He is steadily, if slowly, improving, and he thinks he may be able to handle a little pizza next week (liquified in a blender, of course). We have tried to get him to do his homework and update this website, but he has built a fort out of the couch cushions and refuses to come out. This would be an acceptable state of affairs for the short term were it not for our well-founded suspicion that he is smoking some of his strange homemade cigarettes in there.

In any case, the poor little lad has suffered a month of pain and torment, so I hope that you will forgive his absence, and that this unfortunate turn of events will not affect his Google Rank and thus his chances of earning enough pennies from ads to pay the dentist bills and feed the cats, several of whom, apparently from hunger, have taken to licking his feet in a very creepy fashion.

If the other children on the internet would like to contribute, please tell them that, short of sending bales of actual cash, the most important, helpful and compassionate thing to do would be to subscribe to TWD-by-Email.

Yours sincerely,

Edith Freedle, Assistant to, and reluctant temporary caretaker of, Mr. Detective.

p.s. — Mr. Detective briefly emerged from his burrow a few moments ago, just long enough to insist that I warn his readers not to pay attention to the various political ads currently running on this site, which are in “no freaking way, shape or form” under his control. It was difficult to make out exactly what he said next as he seemed to be trying to hold his breath for some reason, but it sounded like “All those lying dirtbums belong in the Graybar Hotel.” Wherever that is.

And now, on with the show….

 

August 2012 Issue

Semper Ubi Sub Ubi

readme:

Well, that was un-fun. So, when we left our intrepid heroes last time out, they were just about to experience a weather phenomenon known as a derecho, which is apparently Spanish for Didn’t there use to be a big tree over there? and involves 80 mph straight-line winds arriving with very little warning. Unlike tornadoes, which usually can be seen gathering on the horizon out here and generally move a bit slower (allowing time for NWS tornado alerts, getting Dorothy down in the root cellar, etc.), these derecho things are more like a shotgun blast or some awful cosmic chainsaw ripping through the landscape. The entire storm at our house (which involved no — zero, nada —  actual rain) lasted 90 seconds, tops. But the blast of the wind bent major trees almost to the ground and filled the air with a mixture of dirt and vegetation that made it look like we were underwater. Very impressive.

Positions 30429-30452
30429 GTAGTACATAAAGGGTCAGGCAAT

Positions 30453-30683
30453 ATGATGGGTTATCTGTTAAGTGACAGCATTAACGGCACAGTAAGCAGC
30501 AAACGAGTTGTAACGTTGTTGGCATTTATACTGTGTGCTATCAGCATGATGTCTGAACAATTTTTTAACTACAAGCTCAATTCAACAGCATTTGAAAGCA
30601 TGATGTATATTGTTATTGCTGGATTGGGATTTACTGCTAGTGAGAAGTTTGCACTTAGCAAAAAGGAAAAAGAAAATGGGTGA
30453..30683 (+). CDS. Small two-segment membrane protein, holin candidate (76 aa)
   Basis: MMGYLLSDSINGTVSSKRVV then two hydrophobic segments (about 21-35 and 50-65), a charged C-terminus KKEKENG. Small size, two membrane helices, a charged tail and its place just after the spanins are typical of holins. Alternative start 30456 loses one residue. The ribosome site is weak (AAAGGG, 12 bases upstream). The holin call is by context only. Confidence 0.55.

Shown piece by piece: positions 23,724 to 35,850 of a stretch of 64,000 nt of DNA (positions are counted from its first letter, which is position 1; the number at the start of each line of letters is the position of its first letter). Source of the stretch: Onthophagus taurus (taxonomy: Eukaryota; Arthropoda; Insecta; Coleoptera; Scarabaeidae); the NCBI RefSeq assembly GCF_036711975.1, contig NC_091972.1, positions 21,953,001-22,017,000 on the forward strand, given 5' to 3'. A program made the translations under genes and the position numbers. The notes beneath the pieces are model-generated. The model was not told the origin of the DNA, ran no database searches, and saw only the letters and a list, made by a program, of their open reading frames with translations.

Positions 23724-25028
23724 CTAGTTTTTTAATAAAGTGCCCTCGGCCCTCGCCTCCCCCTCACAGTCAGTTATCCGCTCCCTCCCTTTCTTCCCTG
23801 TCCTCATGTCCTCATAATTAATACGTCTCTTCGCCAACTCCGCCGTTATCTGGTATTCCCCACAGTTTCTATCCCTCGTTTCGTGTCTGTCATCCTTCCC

Our appreciation of this stirring demonstration of  the Majesty of Nature was interrupted early on in that 90 seconds, however, by an explosion on the north side of the house accompanied by a very dramatic shower of sparks coming from up near the roof. A power pole on our property (we have four carrying the line back to the house) had snapped in two, breaking another pole up the line and slicing a 30 ft. pine tree (a former live xmas tree, in fact) in half vertically. More importantly, the force of the pole falling had ripped the power feeder cable out of the side of our house (thus the sparks) and draped it across our yard and driveway, and, in what I think was a particularly nice touch, suspended it a few inches above our ancient (and only) car. Power to our house was broken about nine different ways. No power out here means no water, by the way, since we depend on an electric well pump.

Long story short, everyone else on our road had power again within 24 hours. Because of the damage to the poles and lines on our land, we got our power back eight days later, during which time daytime temps were over 100 F. What made this more than extremely uncomfortable in my case is that people with ms can get hyperthermia — heat stroke — at fairly low temps, so we spent as much time as possible in supermarkets and coffee shops with a/c, all of which involved a 35-mile round trip from what was left of home. Giant Eagle, we discovered, has a “cafe” that closes at 7 pm, but they leave the wi-fi on 24/7 and don’t care if you sit there in the dark all night. (Not that we had the money for a week in a motel, but the few near us were booked solid the whole time, and were charging extortionate “emergency prices” to boot.) Driving down our road at night for a week and seeing every other house lit up with the a/c running and the Blue Glow of Happy Potatohood flickering in the windows was, I must say, a bit disheartening.

Eventually the power came back on and we began the grim task of cleaning up. My favorite part was emptying the freezer full of food out in the garage. The power line had fallen in such a way that it blocked access to the garage door, and the result, after a week in high heat, was the stuff of nightmares.

But within a few days it was mostly a bad memory. And then it happened again. Seriously. About a week after the power came back, another derecho with 80 mph winds hit us. Miraculously, it didn’t take out the power, but it did knock down a huge old tree which is still lying across our front yard.

While we’re on the subject of help, thanks to all the folks who have contributed to our continuing existence by subscribing to TWD-by-Email, and special thanks to those two wonderful people (you know who you are) who have sent us Holy-Cow-Level contributions in the past month or so. It’s no fun having electric power if you can’t afford to turn on the lights, and we really appreciate your generosity.